>> for projects. What can we do better to support them? Although reviews are
>> important, we also need folks to work on them, and to feel like OWASP is a
>> great place to do projects.
>> We need folks who are interested in projects to take part, not only in
>> their project, but in the meta-project tasks, such as project initiation
>> approvals, and project reviews. We have a full time staff member who is
>> responsible for this, as well as passionate volunteers. If you want your
>> project to be up there as Flagship status, project leaders should help out
>> these folks from time to time.
>> It's not possible nor desirable for the Board to be involved in every
>> project decision. We help govern the process, not the doing of the process.
>> In general, at OWASP, meritocracy rules - do first, and ask later. If
>> anything, we should make it easier for projects to do their thing, not add
>> more red tape and endless discussion.
>> We need folks to be helpful in getting project governance sorted out, as
>> well as indicating which projects would like volunteers or need more help.
>> Most projects have less than 5 active participants, which can be a strain
>> on them getting stuff done. If there's a way we can help projects succeed,
>> please let us know. Come along to Tom's meeting on Projects and make
>> suggestions. We're all ears.
>> thanks
>> Andrew
>> On Fri, Dec 18, 2015 at 9:22 AM, Liam Smit <liam.smit at gmail.com> wrote:
>>> Hi Timo
>>> As we discussed at the B-Sides Cape Town conference, a simple minimum
>>> requirement for different types of projects may help a lot.
>>> E.g. a documentation project needs to have at least some documentation
>>> (RFC, outline, draft, etc) before it can be considered a project.
>>> Similarly a software project would need some code (prototype, proof of
>>> concept, etc) to qualify as a project.
>>> If it's only an idea or a concept then it's pre-project. The way to
>>> turn that into a project is to then write some code or documentation.
>>> If there has been no update to a project for a year then that is stale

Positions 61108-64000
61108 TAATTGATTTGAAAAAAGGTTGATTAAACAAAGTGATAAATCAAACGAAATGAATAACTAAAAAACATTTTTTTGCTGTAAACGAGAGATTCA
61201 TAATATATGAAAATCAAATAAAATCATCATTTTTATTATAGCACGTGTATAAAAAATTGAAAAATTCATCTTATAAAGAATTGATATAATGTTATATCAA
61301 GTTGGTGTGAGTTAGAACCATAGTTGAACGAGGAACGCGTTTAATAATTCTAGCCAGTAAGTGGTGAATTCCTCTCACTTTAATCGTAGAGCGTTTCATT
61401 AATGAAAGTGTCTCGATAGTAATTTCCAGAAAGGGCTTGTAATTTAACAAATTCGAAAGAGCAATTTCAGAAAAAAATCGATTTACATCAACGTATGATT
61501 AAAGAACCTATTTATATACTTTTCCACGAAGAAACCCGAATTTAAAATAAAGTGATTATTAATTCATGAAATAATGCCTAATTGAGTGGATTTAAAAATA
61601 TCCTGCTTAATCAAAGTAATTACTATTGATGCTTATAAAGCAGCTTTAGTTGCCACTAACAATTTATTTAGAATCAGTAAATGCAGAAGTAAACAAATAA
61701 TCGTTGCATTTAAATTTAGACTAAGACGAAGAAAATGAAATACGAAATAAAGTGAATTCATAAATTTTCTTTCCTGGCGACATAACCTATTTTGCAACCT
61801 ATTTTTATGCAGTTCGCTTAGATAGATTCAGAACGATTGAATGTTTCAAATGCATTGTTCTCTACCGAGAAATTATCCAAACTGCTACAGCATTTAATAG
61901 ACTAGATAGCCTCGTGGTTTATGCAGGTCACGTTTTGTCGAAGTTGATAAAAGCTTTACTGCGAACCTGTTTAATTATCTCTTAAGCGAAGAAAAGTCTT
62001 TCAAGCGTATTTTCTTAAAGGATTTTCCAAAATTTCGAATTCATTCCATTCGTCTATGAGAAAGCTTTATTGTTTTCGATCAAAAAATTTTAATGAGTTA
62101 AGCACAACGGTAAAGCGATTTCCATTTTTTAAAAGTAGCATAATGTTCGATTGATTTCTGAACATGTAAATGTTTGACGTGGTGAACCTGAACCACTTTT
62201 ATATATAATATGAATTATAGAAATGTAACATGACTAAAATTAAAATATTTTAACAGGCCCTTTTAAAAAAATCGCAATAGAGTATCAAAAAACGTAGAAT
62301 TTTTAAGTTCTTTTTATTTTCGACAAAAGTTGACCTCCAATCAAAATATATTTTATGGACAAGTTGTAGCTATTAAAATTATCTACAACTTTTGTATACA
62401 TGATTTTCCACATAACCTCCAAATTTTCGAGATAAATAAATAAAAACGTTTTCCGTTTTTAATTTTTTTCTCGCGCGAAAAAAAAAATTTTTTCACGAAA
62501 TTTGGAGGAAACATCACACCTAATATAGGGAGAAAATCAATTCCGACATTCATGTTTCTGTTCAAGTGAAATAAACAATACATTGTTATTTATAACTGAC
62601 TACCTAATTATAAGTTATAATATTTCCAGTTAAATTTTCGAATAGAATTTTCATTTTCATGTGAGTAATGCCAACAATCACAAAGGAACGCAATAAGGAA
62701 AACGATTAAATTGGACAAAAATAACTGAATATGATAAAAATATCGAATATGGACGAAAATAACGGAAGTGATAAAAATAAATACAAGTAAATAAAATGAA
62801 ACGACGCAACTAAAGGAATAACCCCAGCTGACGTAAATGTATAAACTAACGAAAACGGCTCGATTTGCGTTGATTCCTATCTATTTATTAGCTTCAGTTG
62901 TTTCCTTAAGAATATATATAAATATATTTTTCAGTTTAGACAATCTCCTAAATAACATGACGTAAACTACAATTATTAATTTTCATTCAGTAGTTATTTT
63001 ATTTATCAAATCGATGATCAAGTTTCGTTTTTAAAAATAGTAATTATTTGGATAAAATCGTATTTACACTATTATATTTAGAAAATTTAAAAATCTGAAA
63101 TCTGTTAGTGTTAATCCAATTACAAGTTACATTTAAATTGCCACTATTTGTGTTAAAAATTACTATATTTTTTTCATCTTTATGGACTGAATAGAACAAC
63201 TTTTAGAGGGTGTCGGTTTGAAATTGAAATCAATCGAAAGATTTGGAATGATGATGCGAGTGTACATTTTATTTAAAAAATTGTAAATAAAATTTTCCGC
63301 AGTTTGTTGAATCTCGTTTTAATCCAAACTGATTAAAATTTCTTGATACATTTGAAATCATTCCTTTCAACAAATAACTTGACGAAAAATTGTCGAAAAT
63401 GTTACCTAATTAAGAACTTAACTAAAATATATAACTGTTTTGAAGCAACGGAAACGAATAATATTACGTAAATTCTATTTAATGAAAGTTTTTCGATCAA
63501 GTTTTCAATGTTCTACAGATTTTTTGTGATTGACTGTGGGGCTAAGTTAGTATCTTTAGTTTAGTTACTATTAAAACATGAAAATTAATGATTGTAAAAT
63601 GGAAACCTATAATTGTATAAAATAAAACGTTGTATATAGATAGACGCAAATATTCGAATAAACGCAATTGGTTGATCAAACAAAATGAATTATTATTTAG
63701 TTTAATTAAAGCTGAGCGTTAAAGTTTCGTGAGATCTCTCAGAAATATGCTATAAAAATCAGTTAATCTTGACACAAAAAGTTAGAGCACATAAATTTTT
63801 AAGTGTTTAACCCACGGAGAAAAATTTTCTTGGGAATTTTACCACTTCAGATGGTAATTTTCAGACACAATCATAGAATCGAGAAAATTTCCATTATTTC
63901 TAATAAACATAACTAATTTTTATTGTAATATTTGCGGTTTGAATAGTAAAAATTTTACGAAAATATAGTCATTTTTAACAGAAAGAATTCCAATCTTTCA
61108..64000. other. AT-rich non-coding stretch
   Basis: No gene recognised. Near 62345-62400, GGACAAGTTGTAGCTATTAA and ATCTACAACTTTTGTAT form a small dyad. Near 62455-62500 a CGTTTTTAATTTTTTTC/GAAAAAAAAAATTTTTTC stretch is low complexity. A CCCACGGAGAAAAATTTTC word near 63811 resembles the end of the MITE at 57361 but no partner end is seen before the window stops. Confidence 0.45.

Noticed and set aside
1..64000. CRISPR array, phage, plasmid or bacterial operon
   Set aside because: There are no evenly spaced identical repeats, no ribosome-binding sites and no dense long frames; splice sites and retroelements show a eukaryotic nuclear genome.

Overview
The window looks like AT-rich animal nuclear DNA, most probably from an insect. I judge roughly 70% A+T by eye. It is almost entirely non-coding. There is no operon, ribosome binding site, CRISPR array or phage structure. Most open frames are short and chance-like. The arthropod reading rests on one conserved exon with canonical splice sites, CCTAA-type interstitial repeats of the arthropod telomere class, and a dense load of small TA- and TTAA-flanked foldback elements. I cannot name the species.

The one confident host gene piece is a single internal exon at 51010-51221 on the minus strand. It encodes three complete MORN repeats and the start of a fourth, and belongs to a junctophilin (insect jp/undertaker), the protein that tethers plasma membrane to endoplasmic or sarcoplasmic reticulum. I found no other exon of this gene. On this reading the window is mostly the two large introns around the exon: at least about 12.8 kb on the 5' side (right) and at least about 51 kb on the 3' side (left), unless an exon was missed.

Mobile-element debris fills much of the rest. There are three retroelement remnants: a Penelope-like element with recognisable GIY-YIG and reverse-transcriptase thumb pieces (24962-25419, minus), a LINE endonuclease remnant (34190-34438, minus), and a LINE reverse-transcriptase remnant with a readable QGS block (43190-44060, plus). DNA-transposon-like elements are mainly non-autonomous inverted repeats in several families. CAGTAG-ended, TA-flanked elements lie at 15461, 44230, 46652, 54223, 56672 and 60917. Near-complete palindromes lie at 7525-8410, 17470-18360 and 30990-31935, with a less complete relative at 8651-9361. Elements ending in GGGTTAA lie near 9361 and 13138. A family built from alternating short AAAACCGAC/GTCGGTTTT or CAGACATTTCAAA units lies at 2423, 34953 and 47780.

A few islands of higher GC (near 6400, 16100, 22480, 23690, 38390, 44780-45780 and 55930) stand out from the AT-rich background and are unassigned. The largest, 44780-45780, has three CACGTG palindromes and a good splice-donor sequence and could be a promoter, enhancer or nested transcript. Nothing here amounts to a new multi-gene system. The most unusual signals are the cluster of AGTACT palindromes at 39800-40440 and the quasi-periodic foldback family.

>>> assuming that there is something workable / usable that exists because
>>> if nothing exists after a year then it's unlikely to ever exist. It
>>> should be possible to automate the generation of a report of such
>>> stale projects which could then be reviewed and then either be
>>> resuscitated, removed / archived or put in limbo status (pending
>>> further review).
>>> Regards,
>>> On Thu, Dec 17, 2015 at 9:43 AM, Timo Goosen <timo.goosen at owasp.org>
>>> wrote:
>>> > There needs to be a greater focus on quality in projects. At the
>>> moment the
>>> > board only cares about quantity and not about quality.
>>> > Also we need incentive to attract good mature security related to
>>> become
>>> > associated with OWASP.
>>> >
>>> > Also we need to get rid of outdated and unmaintained projects.
>>> >
>>> > Johanna and I tried to also make a minimum requirement for starting
>>> > projects, but there still seems to be a trend of starting empty
>>> projects.
>>> >
>>> >
>>> > I suggest the board members need to start doing project reviews, so
>>> that
>>> > they have a good idea of the quality and quantity of projects at the
>>> moment.
>>> >
>>> >
>>> >
>>> > Regards.
>>> > Timo
>>> >
>>> >
>>> > On Wed, Dec 16, 2015 at 6:51 PM, Tom Brennan - OWASP <tomb at owasp.org>
>>> wrote:
>>> >>
>>> >> What are your thoughts?
>>> >>
>>> >>
>>> http://lists.owasp.org/pipermail/owasp-board/2015-December/016835.html
>>> >>
>>> >>
>>> >> Tom Brennan
>>> >> Global Board of Directors
>>> >> NYC/NJ Metro Chapter Leader
>>> >> 973-506-9304
>>> >>